Once all was said and done, my dad survived with no permanent damage, the woman who stabbed him had a broken jaw, fractured ribs, and a broken pelvis. She was charged with attempted murder but I think she was released not too long ago.”

11. Acid isn’t for everyone.

“My college roommate had slapped his girlfriend twice before.

One night, around 2 am maybe, they came back from a party. I was still up (I had done LSD earlier in the day and wasn’t really sleepy yet) but I could tell that something was off anyway.

There was a tension between them and, sure enough, they started fighting. Since it was also my room, I had nowhere else to go. Eventually he slapped her, and tried to do more, but I was alert enough to get between them and separate them.

The door was open and the RA turned up with campus police. I had to give a statement at the station and everything.

Haven’t done acid since.”

12. That doesn’t sound right.

“I used to work at a theme park as a food and beverage supervisor (this was about 10 years ago).

I knew the place like the back of my hand because I grew up in the area and went a lot as a kid, and had been working there about 3 years.

During the quiet periods of the day we would take it in turns to go for a “cigarette break”, our nearest break area was past a nearby rollercoaster. On my way back from one break I stop mid stride and look down at this coaster going under the path. “That didn’t sound right” I think to myself. I check my radio is tuned in, and press on back to my food outlet.

20 minutes pass and I’ve forgotten about this when there is an almighty thud, the lights flicker and in less time than it took to check the fryer settings were ok my radio lights up, chaos on the waves.

I hear amongst the chaos “Echo 4, code 11, section 8” which roughly translates to “watsis-name, serious incident, emergency service access only, section 8.”

I respond “Received, on it.”

We shut everything down and start redirecting customers around the area, that rollercoaster had crashed, 2 people died and 3 are now permanently disabled.

That turned out to be a rough day.”

13. You live and learn.

“I worked with a girl when I was 18. She was 4 years older than me, and we came from the same small hometown so knew some of the same people.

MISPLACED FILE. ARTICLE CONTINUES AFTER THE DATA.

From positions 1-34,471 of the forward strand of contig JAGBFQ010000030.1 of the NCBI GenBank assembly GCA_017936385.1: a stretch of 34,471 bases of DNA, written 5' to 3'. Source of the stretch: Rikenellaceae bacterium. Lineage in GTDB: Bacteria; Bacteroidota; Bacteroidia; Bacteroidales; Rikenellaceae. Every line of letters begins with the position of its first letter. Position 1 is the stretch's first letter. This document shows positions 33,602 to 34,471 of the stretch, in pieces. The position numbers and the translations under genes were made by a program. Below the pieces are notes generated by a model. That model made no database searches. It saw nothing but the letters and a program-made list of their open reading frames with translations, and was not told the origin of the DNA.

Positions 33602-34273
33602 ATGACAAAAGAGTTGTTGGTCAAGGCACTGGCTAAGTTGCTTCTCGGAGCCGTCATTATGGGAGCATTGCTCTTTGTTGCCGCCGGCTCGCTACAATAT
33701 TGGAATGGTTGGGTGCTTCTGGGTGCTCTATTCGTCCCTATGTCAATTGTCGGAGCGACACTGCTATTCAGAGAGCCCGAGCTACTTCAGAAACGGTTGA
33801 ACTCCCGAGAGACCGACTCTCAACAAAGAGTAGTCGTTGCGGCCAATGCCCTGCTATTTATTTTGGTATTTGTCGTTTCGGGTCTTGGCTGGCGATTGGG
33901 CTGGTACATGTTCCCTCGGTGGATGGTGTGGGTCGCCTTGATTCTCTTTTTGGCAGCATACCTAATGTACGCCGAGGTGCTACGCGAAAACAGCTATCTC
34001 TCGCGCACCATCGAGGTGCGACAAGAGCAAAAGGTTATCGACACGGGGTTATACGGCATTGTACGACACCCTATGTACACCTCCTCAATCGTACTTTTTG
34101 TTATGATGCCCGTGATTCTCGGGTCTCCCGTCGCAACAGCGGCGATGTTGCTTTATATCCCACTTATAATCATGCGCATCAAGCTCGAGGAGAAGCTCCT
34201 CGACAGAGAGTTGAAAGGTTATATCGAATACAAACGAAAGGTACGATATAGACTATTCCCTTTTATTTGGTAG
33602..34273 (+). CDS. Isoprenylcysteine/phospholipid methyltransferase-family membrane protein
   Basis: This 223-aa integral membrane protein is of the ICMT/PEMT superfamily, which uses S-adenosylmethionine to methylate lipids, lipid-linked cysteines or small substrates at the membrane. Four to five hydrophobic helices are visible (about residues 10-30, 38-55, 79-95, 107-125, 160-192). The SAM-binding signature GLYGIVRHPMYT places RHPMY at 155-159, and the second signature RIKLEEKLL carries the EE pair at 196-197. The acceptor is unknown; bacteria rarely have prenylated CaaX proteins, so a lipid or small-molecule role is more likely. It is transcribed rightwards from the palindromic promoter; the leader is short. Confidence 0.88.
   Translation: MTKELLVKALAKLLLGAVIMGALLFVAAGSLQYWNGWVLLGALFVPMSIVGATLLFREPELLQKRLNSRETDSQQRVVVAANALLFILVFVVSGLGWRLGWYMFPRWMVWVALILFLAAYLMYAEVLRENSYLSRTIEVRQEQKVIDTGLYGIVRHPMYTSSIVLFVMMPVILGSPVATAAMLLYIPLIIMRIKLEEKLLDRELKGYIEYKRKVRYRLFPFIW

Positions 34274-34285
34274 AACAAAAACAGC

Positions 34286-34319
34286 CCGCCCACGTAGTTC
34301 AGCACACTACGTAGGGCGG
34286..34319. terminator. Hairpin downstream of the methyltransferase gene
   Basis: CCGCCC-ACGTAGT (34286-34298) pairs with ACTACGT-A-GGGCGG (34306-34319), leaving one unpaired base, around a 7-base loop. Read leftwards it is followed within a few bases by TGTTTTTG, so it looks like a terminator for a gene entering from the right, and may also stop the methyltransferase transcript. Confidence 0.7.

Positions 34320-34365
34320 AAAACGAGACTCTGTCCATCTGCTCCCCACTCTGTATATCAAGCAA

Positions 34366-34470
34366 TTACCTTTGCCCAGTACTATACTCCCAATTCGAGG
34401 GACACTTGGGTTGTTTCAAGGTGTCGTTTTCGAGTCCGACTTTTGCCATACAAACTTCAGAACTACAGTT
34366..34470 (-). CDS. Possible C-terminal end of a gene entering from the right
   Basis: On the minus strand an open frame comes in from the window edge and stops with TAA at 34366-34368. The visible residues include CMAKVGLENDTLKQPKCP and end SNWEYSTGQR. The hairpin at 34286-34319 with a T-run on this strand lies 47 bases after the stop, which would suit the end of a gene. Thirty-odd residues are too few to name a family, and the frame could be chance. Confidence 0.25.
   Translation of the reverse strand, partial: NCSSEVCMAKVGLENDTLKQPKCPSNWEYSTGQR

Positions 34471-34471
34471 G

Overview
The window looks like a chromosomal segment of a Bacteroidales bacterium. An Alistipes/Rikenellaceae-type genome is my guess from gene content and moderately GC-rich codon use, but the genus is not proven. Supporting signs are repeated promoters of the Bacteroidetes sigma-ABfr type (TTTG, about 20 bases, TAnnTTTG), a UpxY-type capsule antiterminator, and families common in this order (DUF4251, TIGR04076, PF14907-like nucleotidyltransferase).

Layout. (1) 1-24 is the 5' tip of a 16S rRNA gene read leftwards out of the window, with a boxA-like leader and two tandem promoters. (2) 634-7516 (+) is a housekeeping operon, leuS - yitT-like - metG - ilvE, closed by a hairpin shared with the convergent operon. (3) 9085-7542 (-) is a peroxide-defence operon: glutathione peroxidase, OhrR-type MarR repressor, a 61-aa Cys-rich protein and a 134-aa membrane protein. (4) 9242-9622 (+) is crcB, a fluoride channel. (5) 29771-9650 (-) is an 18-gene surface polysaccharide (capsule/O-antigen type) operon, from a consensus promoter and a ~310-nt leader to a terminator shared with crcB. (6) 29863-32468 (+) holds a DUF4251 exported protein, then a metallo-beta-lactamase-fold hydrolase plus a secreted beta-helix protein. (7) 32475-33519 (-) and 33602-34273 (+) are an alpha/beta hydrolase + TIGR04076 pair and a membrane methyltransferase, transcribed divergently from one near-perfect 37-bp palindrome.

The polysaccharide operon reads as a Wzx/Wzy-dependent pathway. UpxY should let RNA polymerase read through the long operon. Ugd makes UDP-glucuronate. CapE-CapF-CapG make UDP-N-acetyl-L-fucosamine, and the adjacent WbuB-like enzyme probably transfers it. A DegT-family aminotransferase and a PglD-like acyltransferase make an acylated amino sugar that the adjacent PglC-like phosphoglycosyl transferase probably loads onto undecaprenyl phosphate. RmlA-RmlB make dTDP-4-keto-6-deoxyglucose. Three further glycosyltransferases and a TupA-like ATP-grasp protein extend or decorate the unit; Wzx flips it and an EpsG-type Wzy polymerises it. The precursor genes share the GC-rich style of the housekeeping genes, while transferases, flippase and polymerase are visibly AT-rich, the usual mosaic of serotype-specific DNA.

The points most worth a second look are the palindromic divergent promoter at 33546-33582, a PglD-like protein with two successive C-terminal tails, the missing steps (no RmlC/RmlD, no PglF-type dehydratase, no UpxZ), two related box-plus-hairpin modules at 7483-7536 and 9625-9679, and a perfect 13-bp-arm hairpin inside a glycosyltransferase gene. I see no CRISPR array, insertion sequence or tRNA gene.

I quickly understood she was not a great person. Narcissistic. Loved to pit people at work against each other by spreading rumors. Backhanded compliments. Dominated every conversation by turning into something about herself. You probably know the type.

She didn’t like me because I ended up explaining her behavior to our boss after she tried [and failed] to get me fired over a rumor she created.

She didn’t last long, thankfully. People caught on, and they knew me well enough to trust that I’m a decent person in that regard.

Fast forward to my later-twenties, back in my hometown. She walks into a bar with my friend. We are awkwardly polite. The night wears on. Drinks. We get to talking and are actually laughing together. It seems like the past is distant. I say I’m going to leave. She looks directly into my eyes and asks if she can come with me.

It was like looking into the eyes of a demon. Every hair on the back of my neck and forearms. Heart rate increased. Cold sweat and the blood drained from my face. But, drunk me, severely lonely from previous years, thinking only of that night’s chemistry, said yes. Told myself it was just the anxiety of such a physically attractive woman asking to come home with me.

We ended up dating for almost a year. I have never been more physically, psychologically, or emotionally abused, cheated on, and just destroyed inside. It was severe. My cat’s hair started falling out from the stress in the home [he’s been a happy, healthy chonk before and after, don’t worry]. I won’t go into details.

But, it was ugly. I was so turned around as a male abuse victim that I had been gaslighted into thinking I was an abuser.

I finally got out, but had to do it alone. With narcissistic abusers, they tend to look for people they can use, that have something, that are unique, stand out, etc. People with potential.

I made myself seem thoroughly “pathetic” [what a person like that would think is pathetic], and she casually moved away and found a new victim.

We still shared some friends and she had convinced most of them that I was a bad person. But in time her nature hurt all of them, and while I had moved on and made new friends, they slowly trickled back into my life and related their own horror stories of her.

Ultimately I became stronger and grew in many ways from it, and can even trust, but I’ll always have to struggle with thinking no one is ever interested in me so not picking up on it, and confusing boundaries/self-respect for hurting my partner and potentially causing a serious altercation.

That night in the bar I should’ve just left. Every sense in my body told me to get away from her. But I stayed.”